F. S.

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I saw

him one day
With his shovel and spade
And his pipe, march away

To his ditch in the glade,
While out of that socket

That men call a pocket
His bottle's neck shone like the smile of a maid.

His coarse overshirt

Was tattered and torn,
His pants full of dirt,

And his shoes they were worn;
But his shovel was gleaming,

And his broad features beaming
As bright as the broad open beam of the morn.

Ah! rough thou wert, Pat,

O’er thy mission of toil:
But ah! what is that

To the man who must moil ?
No heart has beat ever

More gentle and clever
Than beats in thy bosom, thou son of the soil !

As he passed to his ditch

Down in the wet moor,
A man proud and rich

Called Pat by his door,
And bid o'er his neighbor

For honest Pat's labor “When I've finished my ditch," answered Pat; “not before. “ My promise I gave,

And my honor is bound;
I am not, Sir, a knave

Tho' 1 delve in the ground.
My word, when I speak it,

I would scorn, Sir, to break it;
Truth's penny is better than Error's best pound !”

The nabob drove down

On the way that Pat trode,
And passed with a frown

By a wretch on the road;
A wretch with want dying,

An infant was crying
In her arms, and she seemed broken down with her load.

Pat drew anon near;

He heard the babe cry,
And a big Irish tear

Rolled down from his eye.
He tried to conceal it,

But his heart would reveal it
As the tale of the fallen was told with a sigh.

He gave her advice;

But this was not all,
For his tools in a trice

From his grasp he let fall,
And deep from that socket

That men call a pocket
He drew forth his bottle, his purse, and his all.

And he shook the seed dime

From his old “seedy” purse,
That he'd kept since the time

That he play'd with his nurse;
'Twas his last and his only,

And Pat loved it fondly, For he'd kept it through hunger, through tatters, and worse.

Through many a bout,

Through pain and through gloom,
Through dirt, darkness, doubt,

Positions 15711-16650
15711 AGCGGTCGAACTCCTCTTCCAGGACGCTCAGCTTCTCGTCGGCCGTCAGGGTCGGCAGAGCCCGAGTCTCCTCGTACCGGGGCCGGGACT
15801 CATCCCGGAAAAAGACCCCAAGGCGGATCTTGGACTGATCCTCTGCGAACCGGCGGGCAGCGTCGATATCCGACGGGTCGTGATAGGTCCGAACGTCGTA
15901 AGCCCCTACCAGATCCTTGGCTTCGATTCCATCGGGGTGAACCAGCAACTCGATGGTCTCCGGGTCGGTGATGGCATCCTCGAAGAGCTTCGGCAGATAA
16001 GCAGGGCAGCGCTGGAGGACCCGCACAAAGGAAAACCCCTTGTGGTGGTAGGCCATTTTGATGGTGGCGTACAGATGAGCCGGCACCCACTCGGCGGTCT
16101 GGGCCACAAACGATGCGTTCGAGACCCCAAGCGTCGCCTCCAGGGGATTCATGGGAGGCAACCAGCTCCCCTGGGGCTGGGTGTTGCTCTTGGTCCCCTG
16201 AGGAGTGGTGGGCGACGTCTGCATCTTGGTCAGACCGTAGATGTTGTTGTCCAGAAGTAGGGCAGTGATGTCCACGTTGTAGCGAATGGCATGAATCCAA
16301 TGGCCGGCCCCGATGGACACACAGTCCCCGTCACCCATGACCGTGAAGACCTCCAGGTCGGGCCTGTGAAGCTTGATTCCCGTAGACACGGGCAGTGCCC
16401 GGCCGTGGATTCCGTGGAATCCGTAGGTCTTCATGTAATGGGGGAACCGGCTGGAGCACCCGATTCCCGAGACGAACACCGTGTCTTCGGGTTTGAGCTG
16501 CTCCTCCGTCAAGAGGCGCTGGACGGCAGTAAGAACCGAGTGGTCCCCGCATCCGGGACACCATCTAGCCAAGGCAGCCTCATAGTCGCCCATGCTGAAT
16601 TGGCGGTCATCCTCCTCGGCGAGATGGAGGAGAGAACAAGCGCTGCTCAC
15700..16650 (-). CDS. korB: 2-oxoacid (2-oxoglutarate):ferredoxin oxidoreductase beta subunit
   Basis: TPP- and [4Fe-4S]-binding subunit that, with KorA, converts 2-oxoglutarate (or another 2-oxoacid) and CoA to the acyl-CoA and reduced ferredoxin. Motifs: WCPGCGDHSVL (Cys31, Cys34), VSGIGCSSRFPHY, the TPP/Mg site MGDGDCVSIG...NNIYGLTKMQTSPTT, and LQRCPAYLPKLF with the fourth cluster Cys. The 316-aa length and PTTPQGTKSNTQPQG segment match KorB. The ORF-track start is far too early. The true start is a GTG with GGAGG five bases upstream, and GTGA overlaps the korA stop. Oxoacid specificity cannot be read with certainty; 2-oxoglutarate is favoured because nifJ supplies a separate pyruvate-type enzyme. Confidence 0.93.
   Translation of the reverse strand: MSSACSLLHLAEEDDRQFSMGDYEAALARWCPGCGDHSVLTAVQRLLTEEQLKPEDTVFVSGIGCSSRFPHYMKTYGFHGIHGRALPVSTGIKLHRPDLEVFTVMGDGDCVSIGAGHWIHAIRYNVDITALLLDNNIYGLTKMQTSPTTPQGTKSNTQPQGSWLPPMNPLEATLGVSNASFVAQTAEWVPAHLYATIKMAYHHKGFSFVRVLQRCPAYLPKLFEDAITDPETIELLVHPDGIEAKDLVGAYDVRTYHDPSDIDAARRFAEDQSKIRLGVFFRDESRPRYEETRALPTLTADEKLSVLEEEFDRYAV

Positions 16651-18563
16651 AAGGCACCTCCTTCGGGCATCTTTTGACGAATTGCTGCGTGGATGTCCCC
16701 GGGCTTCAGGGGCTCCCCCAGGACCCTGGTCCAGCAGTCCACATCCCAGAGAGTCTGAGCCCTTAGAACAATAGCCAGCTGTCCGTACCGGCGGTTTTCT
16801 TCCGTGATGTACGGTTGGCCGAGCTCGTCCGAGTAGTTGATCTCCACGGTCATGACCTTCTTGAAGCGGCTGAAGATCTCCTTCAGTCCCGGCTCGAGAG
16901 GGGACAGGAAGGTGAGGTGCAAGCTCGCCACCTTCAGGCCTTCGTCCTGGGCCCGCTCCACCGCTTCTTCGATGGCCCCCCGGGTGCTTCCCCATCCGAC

Dikes, ditches and doom,
In life's every station,

From nation to nation
He had cherished that seed of a fortune to bloom.

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“Here, take it,” he said,

“ Last night I had more,
But the ground was my bed,

And this morn I was poor.
I delve for my living,

But wasting and giving
Soon hurries me back to my ditch in the moor.”

He turned liim apart

When he'd told her all that;
His big Irish heart

Felt as large as his hat,
As it throbb’d and it Auttered

With delight never uttered
Save when it was told in the boşom of Pat.

He delved the week thro'

And he made the dirt fly,
And bis ditch longer grew

As his bottle grew dry;
The task was diminished

Till at last it was finished,
And his pay was in hand and his holiday nigh.

O Saturday eve!

It is Patrick's delight,
For it comes to relieve

His fatigue with a fight,
For buffets and bruising

And whiskey's ill-using
Is the cream that Pat skims from his day of respite.

Hark! a fight; but not his,

Yet he enters with zest,
And bears his broad phiz

For the weak and oppress'd.

The fight is all over,

And night with its cover
Hides penniless Pat as he grounds him to rest.

And thus with his spade

And his bottle he goes
Through the light and the shade,

'Mid his friends and his foes,
Making and spending,

Breaking and mending,
Now healing a heart, and now bruising a nose.